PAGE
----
One of my first memories of arriving in Alaska is the floatplane ride to our new fishing village home in a Grumman Goose. It was on the "milk run," a concept my six-year-old mind knew nothing about, but one I was to become abundantly familiar with over the years.
On this trip--as in later trips--we stopped at various isolated communities dotting the vast shoreling of Prince of Wales Island, dropping off hardy looking people in jeans and rubber boots, and stacks of packages of all sizes.
The stop I remember the most vividly was at a floating lumber camp.
It was an entire village of woodframe houses neatly grouped, with wooden alleyways, and woodplank front and back yards, all built on interconnecting floats and water-slapped walkways. There were gardens, greenhouses, patios complete with deck furniture and lawn chairs, a kids playground including swings, slide and monkey bars. And it all floated.
A tiny piece of the larger world my family had just left behind had been put on a floating platform. It looked incongruous, almost fairytale-ish as it rested in the shadow of the raw, undending wilderness and snow-capped mountains.
I never forgot my sense of wonder at this brave new world afloat.
In the fishing village that we finally touched down in there were, aside from the buildings adorning the forested hillsides and built on stilts over the water, were more floating structures that hugged the shore.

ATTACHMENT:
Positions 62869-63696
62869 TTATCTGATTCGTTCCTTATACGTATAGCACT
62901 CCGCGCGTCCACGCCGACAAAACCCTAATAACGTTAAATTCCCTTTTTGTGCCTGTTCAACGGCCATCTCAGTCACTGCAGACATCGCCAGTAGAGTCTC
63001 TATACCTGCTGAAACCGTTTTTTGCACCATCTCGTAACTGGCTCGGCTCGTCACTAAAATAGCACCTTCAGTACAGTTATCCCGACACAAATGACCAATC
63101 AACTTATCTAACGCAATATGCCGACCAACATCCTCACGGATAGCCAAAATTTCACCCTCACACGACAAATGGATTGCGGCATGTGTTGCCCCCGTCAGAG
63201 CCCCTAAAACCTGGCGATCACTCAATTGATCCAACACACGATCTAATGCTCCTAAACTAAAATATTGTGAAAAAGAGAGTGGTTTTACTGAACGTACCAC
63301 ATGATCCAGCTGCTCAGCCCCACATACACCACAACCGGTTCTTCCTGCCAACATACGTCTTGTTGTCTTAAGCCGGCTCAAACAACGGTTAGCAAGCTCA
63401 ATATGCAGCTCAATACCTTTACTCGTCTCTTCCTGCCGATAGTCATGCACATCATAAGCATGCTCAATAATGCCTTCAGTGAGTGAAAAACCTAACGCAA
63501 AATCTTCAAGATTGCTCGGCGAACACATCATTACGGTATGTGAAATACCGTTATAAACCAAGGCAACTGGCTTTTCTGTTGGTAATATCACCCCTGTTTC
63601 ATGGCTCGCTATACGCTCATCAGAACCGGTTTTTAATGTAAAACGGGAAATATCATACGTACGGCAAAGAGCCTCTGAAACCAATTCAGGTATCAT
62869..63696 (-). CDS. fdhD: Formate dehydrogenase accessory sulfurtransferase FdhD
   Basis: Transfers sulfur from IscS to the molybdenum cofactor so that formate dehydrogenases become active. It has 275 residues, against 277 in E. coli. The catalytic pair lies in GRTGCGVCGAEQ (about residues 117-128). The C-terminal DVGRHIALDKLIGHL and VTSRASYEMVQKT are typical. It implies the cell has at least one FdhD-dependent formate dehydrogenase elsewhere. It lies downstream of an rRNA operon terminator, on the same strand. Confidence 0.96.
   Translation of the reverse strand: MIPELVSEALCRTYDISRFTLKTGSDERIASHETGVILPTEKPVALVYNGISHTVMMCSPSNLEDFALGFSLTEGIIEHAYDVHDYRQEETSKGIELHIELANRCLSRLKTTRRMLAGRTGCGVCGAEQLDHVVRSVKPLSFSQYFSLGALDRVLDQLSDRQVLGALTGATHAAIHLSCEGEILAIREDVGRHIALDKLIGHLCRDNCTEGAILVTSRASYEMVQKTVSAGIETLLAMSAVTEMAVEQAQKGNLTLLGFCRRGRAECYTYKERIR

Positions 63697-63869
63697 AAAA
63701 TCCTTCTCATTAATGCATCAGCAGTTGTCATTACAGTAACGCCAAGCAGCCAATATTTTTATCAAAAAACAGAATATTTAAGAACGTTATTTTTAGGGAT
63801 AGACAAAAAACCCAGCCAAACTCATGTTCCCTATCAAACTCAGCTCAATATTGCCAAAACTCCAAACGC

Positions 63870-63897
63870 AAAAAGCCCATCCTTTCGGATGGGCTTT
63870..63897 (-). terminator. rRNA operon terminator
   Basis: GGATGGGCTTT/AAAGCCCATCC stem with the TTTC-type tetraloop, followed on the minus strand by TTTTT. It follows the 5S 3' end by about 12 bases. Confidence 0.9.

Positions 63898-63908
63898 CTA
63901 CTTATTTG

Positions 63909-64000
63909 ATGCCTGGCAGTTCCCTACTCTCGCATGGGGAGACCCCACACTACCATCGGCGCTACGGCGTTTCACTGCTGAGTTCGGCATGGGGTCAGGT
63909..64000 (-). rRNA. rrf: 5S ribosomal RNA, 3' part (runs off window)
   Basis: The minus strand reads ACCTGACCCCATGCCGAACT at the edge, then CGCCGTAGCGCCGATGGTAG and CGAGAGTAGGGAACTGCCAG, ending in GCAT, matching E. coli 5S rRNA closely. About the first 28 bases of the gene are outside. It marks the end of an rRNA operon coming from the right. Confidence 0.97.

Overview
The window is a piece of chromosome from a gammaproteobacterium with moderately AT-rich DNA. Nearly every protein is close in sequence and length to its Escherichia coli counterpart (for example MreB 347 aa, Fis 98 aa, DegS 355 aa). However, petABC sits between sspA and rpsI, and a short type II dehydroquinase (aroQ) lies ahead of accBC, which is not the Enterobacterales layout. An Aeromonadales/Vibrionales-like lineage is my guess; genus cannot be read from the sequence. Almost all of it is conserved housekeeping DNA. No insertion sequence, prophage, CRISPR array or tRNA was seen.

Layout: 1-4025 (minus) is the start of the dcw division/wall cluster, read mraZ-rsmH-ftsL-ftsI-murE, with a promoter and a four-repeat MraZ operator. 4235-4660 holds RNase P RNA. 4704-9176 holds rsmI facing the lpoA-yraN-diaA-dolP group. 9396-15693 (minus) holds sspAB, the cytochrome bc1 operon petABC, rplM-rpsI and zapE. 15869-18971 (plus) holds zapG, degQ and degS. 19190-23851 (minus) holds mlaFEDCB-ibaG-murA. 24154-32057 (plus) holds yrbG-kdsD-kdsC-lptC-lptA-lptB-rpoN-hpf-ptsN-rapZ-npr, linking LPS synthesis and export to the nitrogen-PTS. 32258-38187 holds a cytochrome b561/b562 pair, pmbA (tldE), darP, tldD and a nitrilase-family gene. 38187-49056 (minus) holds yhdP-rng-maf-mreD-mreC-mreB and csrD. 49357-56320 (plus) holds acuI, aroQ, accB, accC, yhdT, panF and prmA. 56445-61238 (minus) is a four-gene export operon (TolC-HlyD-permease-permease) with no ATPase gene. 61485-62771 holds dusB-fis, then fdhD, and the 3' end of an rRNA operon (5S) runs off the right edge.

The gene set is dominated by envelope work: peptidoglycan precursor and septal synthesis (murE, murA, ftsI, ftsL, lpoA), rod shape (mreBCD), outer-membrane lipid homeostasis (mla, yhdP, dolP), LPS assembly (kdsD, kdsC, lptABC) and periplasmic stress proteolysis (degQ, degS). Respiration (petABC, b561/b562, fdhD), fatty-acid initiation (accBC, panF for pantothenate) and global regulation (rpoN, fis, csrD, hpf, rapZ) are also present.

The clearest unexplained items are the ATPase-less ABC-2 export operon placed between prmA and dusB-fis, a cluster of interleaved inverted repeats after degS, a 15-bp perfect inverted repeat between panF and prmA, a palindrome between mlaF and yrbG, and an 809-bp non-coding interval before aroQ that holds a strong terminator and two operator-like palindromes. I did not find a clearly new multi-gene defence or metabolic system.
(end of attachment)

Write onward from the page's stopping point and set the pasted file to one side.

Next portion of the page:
One of them was our new home, and immediately a new word entered my vocabulary: floathouse.
A floathouse is a normal woodframe house like you'd find anywhere, except that it's been built on a raft of enormous logs, or it was slid onto the raft after having spent an ordinary existence on shore.
At that time, following the example of the logging camps, there were floathouses everywhere, since there was little land for sale and even less that was capable of being built on. This land is often sheer rock straight down to the water, covered in a forest of evergreens with interlocking root systems.
But there was no end to the water that was available, and no end to the forest that produced the rafts for houses to sit on. It was a flooded world with waterways connecting every chunk of land. These waterways served as highways on which to travel and tow your home--or entire communities--from one location to the next.
One location we towed our floathouse to was the large logging camp in Thorne Bay where my dad was to work for several years. That was an unforgettable experience, crossing Clarence Strait in our house. Porpoises swam and cavorted right alongside our decks that were continually washed by the waves as we were towed toward the mountainous island ahead of us. We ate dinner with the length of the strait outside the windows changing color as evening fell. In bed we stared out the window from our bunks as our house traveled in this continuing fairytale called Alaska.